United Nations General Assembly,
New York, NY
11 May 2009

Mr. President
Excellencies,
Ladies and Gentlemen:

With each passing year, we come closer to our past. Every year brings with it momentous anniversaries of events that shaped our world. For example, we have recently marked the 60th anniversary of the end of World War II and of the United Nations itself. These two events, inextricably linked, form the basis of what we have come to know as the modern era, the post-war era.

For me, as Secretary–General, looking back on where the UN started and where it is now has a special importance, for I am now charged with guiding the world body through unknown and uncertain territory. “Terrorism” has long since replaced “arms control” and “détente” as the focus of international security, yet the term defies definition. One country’s terrorist is another country’s revolutionary hero. Some insist that terrorists are opposed to democracy, but we have all seen democracies behave like terrorists.

In many ways, the world today does not seem to be very removed from the barbarity of world war. The invasion of Iraq has lasted longer than World War II, and more tons of bombs have been dropped on that poor country than all the bombs dropped in that great war. The International Declaration of Human Rights, so prized and venerated by men and women of honour everywhere, stands as an impotent relic of a forgotten time because conquest, cruelty, and arrogance are still with us and growing stronger.

For all of the good the UN has accomplished since its founding, and there have been successes, the sheer magnitude of human suffering and violations of international law that have occurred and are still occurring must also be taken into account.

Few people know that Israel is the only state to be given a conditional admission. Under General Assembly Resolution 273, Israel was admitted on the condition that it grant all Palestinians the right to return to their homes and receive compensation for lost or damaged property, according to General Assembly Resolution 194 paragraph 11. Suffice to say, Israel has never lived up to these terms, and never intended to.

For 60 years Israel has violated its terms of admission, and for 60 years the UN has done nothing about it. It has watched as Israel heaped misery upon misery on Palestine, and violated international law with impunity.

After “Operation Cast Lead,” no person, no country, no democracy can look at Israel without thinking of the inhuman slaughter and destruction committed by the axis powers in World War II, though one could have said the same about numerous past massacres. What atrocities might the world have been spared if the UN had refused to admit Israel 60 years ago?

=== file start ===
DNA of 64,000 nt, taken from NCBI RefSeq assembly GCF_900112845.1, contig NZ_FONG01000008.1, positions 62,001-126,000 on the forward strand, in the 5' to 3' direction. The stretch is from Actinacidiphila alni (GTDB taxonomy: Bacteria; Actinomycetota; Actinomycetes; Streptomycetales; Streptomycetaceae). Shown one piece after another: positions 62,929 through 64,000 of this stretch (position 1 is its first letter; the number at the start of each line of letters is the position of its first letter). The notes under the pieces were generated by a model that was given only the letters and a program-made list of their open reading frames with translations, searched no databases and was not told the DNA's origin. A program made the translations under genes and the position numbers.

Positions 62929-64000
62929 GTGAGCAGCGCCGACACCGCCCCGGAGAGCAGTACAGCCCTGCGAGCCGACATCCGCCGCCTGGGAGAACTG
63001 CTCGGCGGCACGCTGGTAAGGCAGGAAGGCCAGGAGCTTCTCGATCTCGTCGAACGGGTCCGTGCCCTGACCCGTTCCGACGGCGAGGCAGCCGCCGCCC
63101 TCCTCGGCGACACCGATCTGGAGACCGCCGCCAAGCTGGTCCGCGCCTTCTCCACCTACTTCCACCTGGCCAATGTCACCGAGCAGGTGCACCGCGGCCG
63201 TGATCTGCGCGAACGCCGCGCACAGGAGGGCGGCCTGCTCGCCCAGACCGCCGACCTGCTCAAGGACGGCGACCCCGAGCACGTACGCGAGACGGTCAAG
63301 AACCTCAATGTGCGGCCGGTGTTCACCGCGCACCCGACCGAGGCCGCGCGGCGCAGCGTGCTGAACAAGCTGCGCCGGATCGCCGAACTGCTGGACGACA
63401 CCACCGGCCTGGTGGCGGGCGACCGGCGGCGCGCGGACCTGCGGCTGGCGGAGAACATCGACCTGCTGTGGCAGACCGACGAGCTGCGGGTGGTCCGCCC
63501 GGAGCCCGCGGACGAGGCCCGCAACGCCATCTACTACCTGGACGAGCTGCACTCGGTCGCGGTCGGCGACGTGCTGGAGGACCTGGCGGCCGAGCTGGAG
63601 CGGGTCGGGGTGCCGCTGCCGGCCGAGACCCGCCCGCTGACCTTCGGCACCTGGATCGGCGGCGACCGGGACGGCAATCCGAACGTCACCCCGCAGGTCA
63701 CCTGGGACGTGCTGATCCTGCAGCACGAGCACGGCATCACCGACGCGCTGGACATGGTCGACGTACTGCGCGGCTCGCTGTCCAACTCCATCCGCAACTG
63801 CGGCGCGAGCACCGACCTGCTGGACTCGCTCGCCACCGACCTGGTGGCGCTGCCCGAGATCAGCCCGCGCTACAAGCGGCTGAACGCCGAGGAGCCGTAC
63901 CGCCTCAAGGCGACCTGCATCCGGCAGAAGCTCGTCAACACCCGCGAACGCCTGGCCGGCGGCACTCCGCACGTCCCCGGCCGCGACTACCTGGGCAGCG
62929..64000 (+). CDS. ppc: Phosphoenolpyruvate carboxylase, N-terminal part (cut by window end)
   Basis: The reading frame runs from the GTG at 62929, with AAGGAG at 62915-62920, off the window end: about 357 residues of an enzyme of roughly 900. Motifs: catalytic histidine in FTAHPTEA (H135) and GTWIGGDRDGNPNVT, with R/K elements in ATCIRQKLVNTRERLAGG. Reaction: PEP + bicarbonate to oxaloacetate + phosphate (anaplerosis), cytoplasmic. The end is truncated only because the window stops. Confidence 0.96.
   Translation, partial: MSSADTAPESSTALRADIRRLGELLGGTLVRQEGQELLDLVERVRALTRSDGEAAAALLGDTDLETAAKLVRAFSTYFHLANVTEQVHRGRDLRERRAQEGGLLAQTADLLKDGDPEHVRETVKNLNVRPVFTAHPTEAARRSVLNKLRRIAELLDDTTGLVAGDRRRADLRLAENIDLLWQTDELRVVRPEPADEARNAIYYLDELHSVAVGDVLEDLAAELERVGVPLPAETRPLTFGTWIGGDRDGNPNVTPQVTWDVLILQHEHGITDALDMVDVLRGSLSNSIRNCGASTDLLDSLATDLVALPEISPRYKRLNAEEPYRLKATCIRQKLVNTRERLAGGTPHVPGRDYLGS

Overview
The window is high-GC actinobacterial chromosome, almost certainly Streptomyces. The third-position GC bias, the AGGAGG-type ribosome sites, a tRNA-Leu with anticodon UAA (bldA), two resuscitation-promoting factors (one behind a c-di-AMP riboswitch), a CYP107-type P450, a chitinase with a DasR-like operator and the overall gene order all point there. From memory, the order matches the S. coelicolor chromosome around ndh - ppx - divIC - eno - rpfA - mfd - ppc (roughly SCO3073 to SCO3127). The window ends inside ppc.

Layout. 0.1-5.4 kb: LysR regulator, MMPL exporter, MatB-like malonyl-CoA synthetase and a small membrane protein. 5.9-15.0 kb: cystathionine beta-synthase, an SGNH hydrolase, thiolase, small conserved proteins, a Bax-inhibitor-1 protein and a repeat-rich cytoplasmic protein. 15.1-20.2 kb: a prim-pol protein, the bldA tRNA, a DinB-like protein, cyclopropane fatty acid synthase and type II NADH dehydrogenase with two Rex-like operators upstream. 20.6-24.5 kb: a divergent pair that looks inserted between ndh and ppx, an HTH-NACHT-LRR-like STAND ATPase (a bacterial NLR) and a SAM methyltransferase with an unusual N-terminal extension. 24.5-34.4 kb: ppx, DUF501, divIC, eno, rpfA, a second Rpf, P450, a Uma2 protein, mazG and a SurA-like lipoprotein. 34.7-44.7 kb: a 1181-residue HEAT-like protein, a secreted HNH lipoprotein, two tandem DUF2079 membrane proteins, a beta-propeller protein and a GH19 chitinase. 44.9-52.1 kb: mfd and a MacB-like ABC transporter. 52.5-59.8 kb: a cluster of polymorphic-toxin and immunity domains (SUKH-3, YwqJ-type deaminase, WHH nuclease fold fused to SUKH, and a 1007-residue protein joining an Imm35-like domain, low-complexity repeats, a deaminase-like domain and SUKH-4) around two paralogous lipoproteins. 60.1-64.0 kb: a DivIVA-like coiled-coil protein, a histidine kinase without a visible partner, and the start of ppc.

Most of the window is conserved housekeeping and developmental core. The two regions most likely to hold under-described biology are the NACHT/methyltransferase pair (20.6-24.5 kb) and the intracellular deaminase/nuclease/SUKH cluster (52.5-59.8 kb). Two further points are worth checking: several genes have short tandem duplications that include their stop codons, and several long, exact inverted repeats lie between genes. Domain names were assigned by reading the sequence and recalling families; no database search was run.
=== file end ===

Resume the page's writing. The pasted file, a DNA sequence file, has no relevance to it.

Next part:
Of course, the immediate post war world was a different time. The world had just witnessed the horrors of Hitler’s racist excesses, and collective Western guilt for the Holocaust dictated attitudes toward the idea of Jewish state. Even the UN could not withstand the moral pressure.

On Nov. 29, 1947, it passed General Assembly Resolution 181, “The Partition Plan,” to carve a Jewish state out of Arab Palestine. However, it was never ratified by the Security Council, and so does not exist in law, which means the UN played no role in the creation of Israel. Nevertheless, “The Partition Plan” was utterly illegal and a violation of the UN Charter, because the UN had no right or power to take land from one people and give it to another.

If it hopes to play a meaningful role in the 21st century, the UN must do more than simply promise to enact reforms. It must search deep within its soul to redress the fundamental violations of its founding principles, which have long since ceased to have any force. That recommitment must begin now, for it was 60 years ago today, May 11, 1949, that Israel became a member of the UN. The UN cannot hope to achieve any measure of peace or justice as long as it condones war crimes, which it does every day that Israel is allowed to flout its terms of admission.

The past cannot be undone, but the future can change. As its newly elected Secretary-General, I promise that the UN will no longer be a passive enabler of genocide. Therefore, I will ask the General Assembly to meet in special session at the earliest possible time to strip Israel of its membership.

Ordinarily, a motion to expel a member nation would have to come at the recommendation of the Security Council, but this is not an ordinary motion. Because Israel is in violation of its terms of admission, it is not a member in good standing, so the UN has every right to declare General AssemblyResolution 273 null and void. Since Israel’s membership depends on adherence to that resolution, its expulsion is automatic.

Essentially, the unavoidable, lamentable truth of the last six decades is that the UN has been a moral and political failure because it has refused to enforce its own rules and defend the Charter. Nothing the UN does can have any value as long as this illegitimate member occupies a place in the General Assembly. I want the UN to have value.

I count on your support.

Thank you very much.

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